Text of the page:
She has written on the subjects of sexual trafficking and commercial sexual exploitation for publications such as Christian History and Biography, Caring, Mutuality, PRISM, and Social Work and Christianity. Lisa is a contributing author to Hands that Heal: International Curriculum for Caregivers of Trafficking Survivors, as well as the book Global Perspectives on Prostitution and Sex Trafficking:  Europe Latin America, North America, and Global in which she contributed chapters about the use of torture by pimps, as well as the policy conflicts between sex trafficking abolitionists and HIV/AIDS advocates. She is the co-editor of a special anti-trafficking edition of the North American Association of Christians in Social Work journal Social Work & Christianity and has provided expert testimony to the U.S. Congress. Lisa routinely speaks about sex trafficking and commercial sexual exploitation (i.e. prostitution, pornography, stripping), and facilitates anti-trafficking training events for a diverse range of audiences.

Additionally, Lisa served for more than 12 years as the Liaison for the Abolition of Sexual Trafficking for The Salvation Army USA National Headquarters. In that role she pioneered strategies for The Salvation Army to create recovery services for survivors of sexual trafficking and advocated on public policy issues and initiatives related to combating sexual trafficking and other forms of commercial sexual exploitation. Lisa chaired The Salvation Army’s North American Anti-Trafficking Council and directed its Initiative Against Sexual Trafficking. Previous to her arrival at The Salvation Army, Lisa served as Policy Representative for the National Association of Evangelicals’ (NAE) Office for Governmental Affairs in Washington, DC, from 1998 to 2001. While there, she was heavily involved in NAE’s advocacy efforts seeking passage of legislation now known as the Trafficking Victims Protection Act of 2000. She has also worked for consulting firms managing Community Develop Block Grants programs in Kentucky, and taught English as a second language in the People’s Republic of China.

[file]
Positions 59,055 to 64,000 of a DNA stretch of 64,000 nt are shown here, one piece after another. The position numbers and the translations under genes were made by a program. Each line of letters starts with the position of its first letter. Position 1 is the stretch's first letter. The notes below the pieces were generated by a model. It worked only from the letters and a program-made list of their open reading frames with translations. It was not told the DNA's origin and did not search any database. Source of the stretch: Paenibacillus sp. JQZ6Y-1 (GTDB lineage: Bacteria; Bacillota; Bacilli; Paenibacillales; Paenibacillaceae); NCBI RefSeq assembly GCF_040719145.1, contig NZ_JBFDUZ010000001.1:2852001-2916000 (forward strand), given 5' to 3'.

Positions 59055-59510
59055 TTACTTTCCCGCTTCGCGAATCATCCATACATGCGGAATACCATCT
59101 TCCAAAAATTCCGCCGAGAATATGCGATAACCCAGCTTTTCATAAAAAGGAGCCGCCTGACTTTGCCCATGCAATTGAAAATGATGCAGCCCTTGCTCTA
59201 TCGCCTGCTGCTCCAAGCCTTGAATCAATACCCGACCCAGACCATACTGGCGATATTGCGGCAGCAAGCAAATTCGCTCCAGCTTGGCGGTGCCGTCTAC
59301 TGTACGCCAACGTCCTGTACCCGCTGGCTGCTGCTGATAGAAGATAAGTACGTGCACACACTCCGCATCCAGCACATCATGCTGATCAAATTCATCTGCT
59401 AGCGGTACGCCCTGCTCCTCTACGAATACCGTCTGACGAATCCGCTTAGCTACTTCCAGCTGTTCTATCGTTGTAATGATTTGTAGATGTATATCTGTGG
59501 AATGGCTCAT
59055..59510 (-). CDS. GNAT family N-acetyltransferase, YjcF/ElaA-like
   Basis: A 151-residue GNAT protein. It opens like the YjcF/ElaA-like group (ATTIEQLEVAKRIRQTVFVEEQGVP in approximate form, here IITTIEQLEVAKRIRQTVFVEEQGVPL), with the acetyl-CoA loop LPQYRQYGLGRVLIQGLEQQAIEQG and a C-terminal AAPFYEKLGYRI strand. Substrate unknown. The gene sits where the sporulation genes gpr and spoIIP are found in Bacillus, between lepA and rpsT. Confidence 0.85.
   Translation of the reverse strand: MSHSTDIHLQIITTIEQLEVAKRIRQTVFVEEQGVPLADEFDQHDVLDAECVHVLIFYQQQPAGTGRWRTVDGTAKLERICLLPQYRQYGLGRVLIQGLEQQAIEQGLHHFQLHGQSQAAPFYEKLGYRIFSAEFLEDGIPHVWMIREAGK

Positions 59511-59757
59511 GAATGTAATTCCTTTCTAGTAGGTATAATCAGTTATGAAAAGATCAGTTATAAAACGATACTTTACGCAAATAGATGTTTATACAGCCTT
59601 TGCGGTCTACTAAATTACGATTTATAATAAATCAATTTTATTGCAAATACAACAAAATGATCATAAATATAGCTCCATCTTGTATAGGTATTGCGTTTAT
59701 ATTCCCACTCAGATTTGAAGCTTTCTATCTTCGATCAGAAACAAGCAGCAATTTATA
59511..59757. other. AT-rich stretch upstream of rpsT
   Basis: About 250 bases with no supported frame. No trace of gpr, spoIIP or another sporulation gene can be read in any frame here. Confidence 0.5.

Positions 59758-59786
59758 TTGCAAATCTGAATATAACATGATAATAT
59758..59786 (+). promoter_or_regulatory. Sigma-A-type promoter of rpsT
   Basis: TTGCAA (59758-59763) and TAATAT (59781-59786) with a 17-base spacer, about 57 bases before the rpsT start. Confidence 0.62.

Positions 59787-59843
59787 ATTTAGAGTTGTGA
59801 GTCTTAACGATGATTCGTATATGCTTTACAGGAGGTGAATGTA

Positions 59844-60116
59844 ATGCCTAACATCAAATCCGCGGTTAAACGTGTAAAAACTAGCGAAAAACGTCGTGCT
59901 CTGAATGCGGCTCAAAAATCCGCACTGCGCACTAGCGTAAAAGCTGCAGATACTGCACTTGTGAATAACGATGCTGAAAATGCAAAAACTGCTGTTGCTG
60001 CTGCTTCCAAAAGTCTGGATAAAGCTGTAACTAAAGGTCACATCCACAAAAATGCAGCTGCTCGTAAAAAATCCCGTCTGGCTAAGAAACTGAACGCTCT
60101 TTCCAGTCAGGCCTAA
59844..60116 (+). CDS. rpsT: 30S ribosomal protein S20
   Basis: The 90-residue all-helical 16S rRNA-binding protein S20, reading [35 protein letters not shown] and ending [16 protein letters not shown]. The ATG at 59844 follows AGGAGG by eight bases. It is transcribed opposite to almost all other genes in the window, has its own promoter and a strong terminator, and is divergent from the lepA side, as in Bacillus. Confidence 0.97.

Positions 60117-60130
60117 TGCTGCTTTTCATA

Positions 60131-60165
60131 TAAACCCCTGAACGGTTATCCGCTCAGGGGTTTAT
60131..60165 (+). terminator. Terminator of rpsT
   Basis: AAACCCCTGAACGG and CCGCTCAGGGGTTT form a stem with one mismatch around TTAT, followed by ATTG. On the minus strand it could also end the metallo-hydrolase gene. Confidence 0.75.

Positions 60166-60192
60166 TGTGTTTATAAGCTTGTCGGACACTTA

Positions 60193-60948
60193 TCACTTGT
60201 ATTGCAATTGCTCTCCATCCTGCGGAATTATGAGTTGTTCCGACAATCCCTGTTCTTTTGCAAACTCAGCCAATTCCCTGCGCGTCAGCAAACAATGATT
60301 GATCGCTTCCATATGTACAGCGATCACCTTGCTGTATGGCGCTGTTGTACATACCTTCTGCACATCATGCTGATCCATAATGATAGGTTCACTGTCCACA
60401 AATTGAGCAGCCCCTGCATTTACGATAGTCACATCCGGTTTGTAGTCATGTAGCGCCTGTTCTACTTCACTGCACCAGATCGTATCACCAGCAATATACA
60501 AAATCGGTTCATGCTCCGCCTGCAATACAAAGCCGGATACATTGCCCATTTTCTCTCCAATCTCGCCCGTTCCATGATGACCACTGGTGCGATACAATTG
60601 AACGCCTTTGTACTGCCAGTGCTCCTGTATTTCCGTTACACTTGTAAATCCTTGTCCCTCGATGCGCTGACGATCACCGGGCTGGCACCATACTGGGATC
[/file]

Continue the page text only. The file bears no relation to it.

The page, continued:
Lisa earned her Bachelor of Arts in Government from Western Kentucky University, and her Master’s degree in Leadership, Public Policy and Social Issues from Union Institute and University.